The Nigerian Federal Government has been advised by the defence minister of France to set up a military liaison committee with its neighbouring countries to better coordinate their response to the growing regional threat posed by the Boko Haram sect.
According to Reuters report, Boko Haram insurgents have stepped up their attacks across much of Nigeria’s northeast in the past year, raiding villages, kidnapping children and seizing territory for their declared caliphate.
The sect operations have increasingly spilled over Nigeria’s borders into Niger to the north and Cameroon to the east, and has left Chad fearing it could also be dragged into the conflict.
Last May in Paris, the leaders of all four countries agreed to work together more closely, but despite the promises there appears to have been little tangible coordination between Abuja and neighbouring governments.
“There is a serious threat to the integrity of Nigeria and for its neighbours be it Cameroon, Niger or Chad,” Jean-Yves Le Drian told reporters on Monday at an Africa security forum in the Senegalese capital Dakar.
“For this reason, we’d like to see a military liaison committee set up between the authorities of these four countries to help coordinate their action and their capacity to respond,” he said.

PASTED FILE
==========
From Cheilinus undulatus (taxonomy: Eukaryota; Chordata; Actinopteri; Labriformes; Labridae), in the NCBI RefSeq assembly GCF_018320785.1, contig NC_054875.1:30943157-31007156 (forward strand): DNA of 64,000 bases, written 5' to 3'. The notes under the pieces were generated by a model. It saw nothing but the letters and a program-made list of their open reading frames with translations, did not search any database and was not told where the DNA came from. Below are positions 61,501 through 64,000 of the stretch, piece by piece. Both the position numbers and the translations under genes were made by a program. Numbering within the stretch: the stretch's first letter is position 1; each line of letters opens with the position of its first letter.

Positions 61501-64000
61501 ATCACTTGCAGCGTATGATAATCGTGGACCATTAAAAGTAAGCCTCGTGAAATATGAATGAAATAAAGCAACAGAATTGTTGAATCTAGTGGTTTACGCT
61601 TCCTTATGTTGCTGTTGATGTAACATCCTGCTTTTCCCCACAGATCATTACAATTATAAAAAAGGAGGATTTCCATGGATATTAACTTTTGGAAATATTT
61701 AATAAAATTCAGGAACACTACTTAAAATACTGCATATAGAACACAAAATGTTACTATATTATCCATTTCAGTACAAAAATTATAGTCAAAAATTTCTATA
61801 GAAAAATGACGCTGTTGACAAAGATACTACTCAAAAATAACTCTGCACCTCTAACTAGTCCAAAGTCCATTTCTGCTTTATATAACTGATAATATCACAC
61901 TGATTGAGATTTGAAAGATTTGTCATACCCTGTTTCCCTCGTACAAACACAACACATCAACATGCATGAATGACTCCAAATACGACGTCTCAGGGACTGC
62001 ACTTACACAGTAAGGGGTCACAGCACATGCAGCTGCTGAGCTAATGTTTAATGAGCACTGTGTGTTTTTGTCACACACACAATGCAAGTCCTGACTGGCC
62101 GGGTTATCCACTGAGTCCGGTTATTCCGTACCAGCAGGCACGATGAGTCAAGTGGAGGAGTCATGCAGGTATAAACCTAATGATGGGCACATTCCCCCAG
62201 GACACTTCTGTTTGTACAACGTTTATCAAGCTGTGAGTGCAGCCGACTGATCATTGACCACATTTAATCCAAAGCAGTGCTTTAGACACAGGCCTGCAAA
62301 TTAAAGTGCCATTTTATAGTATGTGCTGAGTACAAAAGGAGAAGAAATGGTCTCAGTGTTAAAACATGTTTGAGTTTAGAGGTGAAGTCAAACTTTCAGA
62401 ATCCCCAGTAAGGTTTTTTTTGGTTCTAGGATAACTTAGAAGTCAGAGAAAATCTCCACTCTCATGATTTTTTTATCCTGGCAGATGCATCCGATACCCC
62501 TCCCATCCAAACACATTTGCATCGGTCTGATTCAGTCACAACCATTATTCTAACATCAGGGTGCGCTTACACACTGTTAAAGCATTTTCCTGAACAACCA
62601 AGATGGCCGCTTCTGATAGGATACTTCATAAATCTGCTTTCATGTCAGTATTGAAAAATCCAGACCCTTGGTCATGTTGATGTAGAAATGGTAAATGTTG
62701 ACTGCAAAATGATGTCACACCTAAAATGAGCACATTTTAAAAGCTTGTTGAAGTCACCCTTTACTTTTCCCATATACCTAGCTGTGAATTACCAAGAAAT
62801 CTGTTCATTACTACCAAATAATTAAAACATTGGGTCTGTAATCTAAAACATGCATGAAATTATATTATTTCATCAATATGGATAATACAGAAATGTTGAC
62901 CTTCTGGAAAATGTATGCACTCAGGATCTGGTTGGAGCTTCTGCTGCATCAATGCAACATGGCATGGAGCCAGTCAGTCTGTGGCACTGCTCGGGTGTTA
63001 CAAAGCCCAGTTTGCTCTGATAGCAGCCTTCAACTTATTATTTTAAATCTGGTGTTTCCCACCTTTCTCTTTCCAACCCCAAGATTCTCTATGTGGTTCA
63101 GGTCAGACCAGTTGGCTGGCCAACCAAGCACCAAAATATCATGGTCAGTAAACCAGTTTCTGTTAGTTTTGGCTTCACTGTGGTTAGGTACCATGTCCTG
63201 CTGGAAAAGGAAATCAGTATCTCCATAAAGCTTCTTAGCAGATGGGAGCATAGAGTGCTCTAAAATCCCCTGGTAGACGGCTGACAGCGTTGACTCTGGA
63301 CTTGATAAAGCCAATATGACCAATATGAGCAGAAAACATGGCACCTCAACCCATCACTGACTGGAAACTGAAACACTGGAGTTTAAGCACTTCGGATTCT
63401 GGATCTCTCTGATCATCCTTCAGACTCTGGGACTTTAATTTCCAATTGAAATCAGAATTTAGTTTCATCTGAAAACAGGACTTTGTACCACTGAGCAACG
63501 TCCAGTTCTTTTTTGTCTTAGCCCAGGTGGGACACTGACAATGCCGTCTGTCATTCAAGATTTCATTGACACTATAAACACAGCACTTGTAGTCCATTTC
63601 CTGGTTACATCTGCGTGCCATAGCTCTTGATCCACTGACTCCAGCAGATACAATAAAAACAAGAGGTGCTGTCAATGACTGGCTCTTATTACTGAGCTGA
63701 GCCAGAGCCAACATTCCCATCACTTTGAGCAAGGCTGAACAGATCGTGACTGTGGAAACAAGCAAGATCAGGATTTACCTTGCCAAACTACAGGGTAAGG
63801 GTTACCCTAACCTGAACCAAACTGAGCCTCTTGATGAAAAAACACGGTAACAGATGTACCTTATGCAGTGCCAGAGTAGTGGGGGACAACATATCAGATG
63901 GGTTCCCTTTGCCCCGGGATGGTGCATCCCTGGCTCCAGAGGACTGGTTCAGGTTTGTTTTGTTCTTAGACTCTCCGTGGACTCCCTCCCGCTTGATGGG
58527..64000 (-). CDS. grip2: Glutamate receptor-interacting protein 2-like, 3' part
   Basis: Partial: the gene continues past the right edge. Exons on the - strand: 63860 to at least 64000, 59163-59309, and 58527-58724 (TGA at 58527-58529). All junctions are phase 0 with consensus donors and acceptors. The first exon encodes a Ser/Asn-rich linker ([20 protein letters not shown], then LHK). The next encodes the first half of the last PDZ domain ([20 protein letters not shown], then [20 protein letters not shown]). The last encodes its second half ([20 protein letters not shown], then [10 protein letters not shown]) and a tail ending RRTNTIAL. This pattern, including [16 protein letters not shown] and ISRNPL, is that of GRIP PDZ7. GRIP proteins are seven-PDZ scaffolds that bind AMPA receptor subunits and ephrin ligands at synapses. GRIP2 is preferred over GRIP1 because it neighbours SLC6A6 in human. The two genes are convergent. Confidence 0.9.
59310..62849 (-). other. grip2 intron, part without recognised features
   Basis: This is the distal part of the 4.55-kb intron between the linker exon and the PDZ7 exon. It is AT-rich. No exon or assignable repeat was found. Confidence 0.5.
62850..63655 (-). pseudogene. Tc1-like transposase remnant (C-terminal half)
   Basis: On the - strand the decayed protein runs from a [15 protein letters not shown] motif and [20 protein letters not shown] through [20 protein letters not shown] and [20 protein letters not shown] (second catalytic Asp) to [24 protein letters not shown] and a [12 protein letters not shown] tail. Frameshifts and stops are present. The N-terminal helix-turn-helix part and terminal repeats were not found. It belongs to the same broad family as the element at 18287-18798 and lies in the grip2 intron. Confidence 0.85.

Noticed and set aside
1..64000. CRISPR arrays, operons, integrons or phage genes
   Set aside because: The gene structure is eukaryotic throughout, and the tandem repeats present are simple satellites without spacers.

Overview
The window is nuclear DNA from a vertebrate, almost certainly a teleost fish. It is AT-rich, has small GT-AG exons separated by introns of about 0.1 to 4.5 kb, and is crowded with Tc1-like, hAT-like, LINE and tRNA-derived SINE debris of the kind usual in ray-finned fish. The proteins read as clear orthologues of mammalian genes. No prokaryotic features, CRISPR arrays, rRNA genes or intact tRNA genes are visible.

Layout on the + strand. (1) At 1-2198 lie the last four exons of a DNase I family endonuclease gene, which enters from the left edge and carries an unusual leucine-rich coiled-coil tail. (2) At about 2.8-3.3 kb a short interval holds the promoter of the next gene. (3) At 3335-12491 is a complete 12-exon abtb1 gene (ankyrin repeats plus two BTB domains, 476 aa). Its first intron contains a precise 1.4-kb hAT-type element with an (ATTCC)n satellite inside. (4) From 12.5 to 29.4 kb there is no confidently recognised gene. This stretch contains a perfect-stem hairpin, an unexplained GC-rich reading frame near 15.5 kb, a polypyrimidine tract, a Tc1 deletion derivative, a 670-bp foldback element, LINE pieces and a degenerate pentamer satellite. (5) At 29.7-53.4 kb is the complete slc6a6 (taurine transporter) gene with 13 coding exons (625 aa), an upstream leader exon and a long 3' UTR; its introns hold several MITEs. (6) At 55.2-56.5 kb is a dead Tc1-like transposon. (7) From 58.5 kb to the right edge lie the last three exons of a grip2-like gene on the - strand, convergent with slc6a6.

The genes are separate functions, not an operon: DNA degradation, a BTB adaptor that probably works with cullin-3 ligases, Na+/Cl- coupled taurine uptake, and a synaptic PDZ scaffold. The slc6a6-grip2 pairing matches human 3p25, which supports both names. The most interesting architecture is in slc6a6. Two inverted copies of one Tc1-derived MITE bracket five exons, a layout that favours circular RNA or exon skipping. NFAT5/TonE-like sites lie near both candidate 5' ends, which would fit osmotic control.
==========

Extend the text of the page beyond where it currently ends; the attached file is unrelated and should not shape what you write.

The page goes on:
Le Drian added that France was ready to provide several officers to help those efforts.
The four countries, whose borders meet at Lake Chad, an area that has become a Boko Haram stronghold, pledged in July to mobilise a joint force of 2,800 soldiers to tackle the group.
That force has yet to be put in place, and while the countries have collaborated at times, observers criticise a lack of cohesion in the effort to defeat the insurgents.
“The action should be proportional with the magnitude of what’s at stake,” the United Nations special envoy to the Sahel region Hiroute Gebre Selassie told Reuters.
“There are efforts, but there is nothing that suggests to me that the magnitude of (the problem) is reducing. On the contrary.”
The Boko Haram insurgents have been blamed for the death of thousands of innocent Nigerians since 2009.
It would be recalled that Jonathan in his acceptance speech delivered after the Peoples Democratic Party (PDP) primaries, said that the situation with security was improving in the country, which development he characterized as “encouraging”.
Earlier this year, during the Easter church service, GEJ said that Nigerians would soon witness the end of Boko Haram activities mostly affecting the North-East.
Meanwhile in a recent letter to President Jonathan a commanding officer from the troubled region explained that several troubling issues in the army hindered the fight against Boko Haram.
According to him, those hindrances were corruption, maladministration, lack of resources and troops motivation.